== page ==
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Unformatted text preview: EE 40: Introduction to Microelectronic Circuits Spring 2008: HW 3 Solution Venkat Anantharam February 9, 2008 Referenced problems from Hambley, 4th edition. 1. P2.78 To find the Thevenin equivalent, we first find Thevenin equivalent voltage V TH as the open circuit voltage across the terminals a and b . By the current divider principle, the current flowing through the series connection of the 5 resistors is 1 A and it flows in a direction such that the voltage across a and b is 5 V . Hence V TH = 5 V . To find R TH , we zero the independent source. Hence R TH = 5  15 = 15 4 = 3 . 75. The Thevenin equivalent circuit is depicted in Figure 1. b + 5 V 3 . 75 a Figure 1: Thevenin Equivalent Circuit For the Norton equivalent, we have R N = R TH = 3 . 75 I N = V TH R TH = 5 V 3 . 75 = 4 3 A The Norton equivalent circuit is depicted in Figure 2. We could also have found I N by computing the short circuit current through a short circuit across terminals a and b . By the current divider principle this current would be 2 A 1 5 1 5 + 1 10 = 4 3 A 1 b 3 . 75 4 3 A a Figure 2: Norton Equivalent Circuit where the negative sign comes because the current would flow from b to a . This matches the earlier expression. 2. Find the Thevenin and Norton equivalent circuits across terminals a and b for the circuit in Figure 3. With an open circuit across terminals a and b the current through the + 30 V 5 i x . 5 i x a 20 b Figure 3: Circuit 1 20 resistor must be 0 . 5 i x and the voltage across it is then 10 i x . By KVL we also get 30 V = 5 i x + 10 i x So i x = 2 A and we calculate V TH = 10 i x = 20 V To find R TH we zero the independent source to get the circuit in Figure 4. We wish to determine what resistance this circuit is equivalent to across 5 i x . 5 i x a 20 b Figure 4: Circuit 1 with zeroed voltage source the terminals a and b . One way to do this is to imagine connecting an independent voltage source of voltage V S across the terminals and finding the current drawn from this voltage source. We therefore consider the 2 5 i x . 5 i x a 20 i 1 b + V S i Figure 5: Circuit 1 with test source circuit in Figure 5....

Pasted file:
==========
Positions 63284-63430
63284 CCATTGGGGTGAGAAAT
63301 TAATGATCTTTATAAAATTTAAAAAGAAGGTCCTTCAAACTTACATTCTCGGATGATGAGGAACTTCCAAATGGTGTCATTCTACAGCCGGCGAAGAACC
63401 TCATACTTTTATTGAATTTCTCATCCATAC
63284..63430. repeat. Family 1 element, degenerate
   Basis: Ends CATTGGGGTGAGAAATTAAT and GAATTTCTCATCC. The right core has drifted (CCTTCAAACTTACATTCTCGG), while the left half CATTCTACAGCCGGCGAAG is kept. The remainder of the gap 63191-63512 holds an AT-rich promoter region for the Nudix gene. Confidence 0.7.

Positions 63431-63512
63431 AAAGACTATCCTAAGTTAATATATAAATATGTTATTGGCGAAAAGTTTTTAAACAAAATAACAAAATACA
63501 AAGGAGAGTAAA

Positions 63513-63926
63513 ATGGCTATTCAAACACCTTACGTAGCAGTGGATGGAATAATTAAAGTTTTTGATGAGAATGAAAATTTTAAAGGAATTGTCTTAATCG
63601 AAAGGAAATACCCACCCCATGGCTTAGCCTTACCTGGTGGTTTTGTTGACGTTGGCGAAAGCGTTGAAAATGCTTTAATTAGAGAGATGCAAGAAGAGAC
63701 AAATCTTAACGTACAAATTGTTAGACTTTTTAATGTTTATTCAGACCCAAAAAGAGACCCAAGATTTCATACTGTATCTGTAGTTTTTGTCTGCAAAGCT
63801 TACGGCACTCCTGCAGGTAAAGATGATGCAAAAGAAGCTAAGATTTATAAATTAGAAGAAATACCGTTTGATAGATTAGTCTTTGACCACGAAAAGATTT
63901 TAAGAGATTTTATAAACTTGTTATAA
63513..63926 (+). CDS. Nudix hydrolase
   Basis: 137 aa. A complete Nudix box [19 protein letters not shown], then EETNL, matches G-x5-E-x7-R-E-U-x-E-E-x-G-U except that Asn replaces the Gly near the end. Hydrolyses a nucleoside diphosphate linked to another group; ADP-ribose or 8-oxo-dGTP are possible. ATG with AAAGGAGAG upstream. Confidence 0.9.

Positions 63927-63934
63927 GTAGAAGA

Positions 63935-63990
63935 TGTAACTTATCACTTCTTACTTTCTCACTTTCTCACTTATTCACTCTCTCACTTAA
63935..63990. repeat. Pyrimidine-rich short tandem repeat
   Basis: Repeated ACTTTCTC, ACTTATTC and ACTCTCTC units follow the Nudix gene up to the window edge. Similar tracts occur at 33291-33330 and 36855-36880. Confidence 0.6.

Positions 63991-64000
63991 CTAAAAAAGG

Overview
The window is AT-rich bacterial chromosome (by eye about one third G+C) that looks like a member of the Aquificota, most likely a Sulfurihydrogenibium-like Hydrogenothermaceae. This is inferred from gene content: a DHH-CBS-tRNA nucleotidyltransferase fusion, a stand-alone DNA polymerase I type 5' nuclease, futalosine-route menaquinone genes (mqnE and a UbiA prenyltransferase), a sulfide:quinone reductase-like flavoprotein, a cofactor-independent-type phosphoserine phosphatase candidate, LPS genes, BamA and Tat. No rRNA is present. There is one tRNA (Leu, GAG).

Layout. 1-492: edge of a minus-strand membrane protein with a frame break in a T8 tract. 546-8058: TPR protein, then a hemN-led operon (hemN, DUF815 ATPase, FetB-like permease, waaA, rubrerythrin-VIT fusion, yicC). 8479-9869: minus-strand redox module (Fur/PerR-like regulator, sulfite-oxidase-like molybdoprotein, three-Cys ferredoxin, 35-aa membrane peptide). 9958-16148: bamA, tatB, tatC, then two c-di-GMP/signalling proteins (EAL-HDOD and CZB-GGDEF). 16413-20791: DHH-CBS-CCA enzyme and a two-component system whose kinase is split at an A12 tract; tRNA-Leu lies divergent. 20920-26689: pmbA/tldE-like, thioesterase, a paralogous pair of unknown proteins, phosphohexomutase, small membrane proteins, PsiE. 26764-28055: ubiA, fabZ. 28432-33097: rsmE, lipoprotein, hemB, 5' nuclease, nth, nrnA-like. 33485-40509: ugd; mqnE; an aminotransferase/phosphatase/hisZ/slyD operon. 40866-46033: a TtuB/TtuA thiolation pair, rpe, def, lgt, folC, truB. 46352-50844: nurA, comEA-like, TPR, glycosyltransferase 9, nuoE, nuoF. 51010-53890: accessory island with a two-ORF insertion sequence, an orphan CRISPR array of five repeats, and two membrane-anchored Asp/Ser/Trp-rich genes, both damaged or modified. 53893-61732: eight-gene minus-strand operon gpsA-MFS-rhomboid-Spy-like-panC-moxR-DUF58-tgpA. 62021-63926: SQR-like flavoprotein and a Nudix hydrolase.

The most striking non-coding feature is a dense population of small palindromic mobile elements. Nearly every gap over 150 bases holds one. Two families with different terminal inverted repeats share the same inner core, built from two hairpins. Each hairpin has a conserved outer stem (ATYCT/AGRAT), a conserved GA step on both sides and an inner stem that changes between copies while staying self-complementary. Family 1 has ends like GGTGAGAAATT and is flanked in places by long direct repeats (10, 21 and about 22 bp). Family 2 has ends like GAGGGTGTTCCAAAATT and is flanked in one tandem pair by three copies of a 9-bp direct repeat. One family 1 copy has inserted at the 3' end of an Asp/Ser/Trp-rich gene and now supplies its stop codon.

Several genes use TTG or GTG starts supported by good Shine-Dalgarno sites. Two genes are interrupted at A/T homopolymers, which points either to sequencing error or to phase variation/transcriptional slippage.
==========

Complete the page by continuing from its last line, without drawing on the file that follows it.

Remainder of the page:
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This note was uploaded on 04/07/2008 for the course EE 40 taught by Professor Changhasnain during the Spring '07 term at University of California, Berkeley.
 Spring '07
 ChangHasnain
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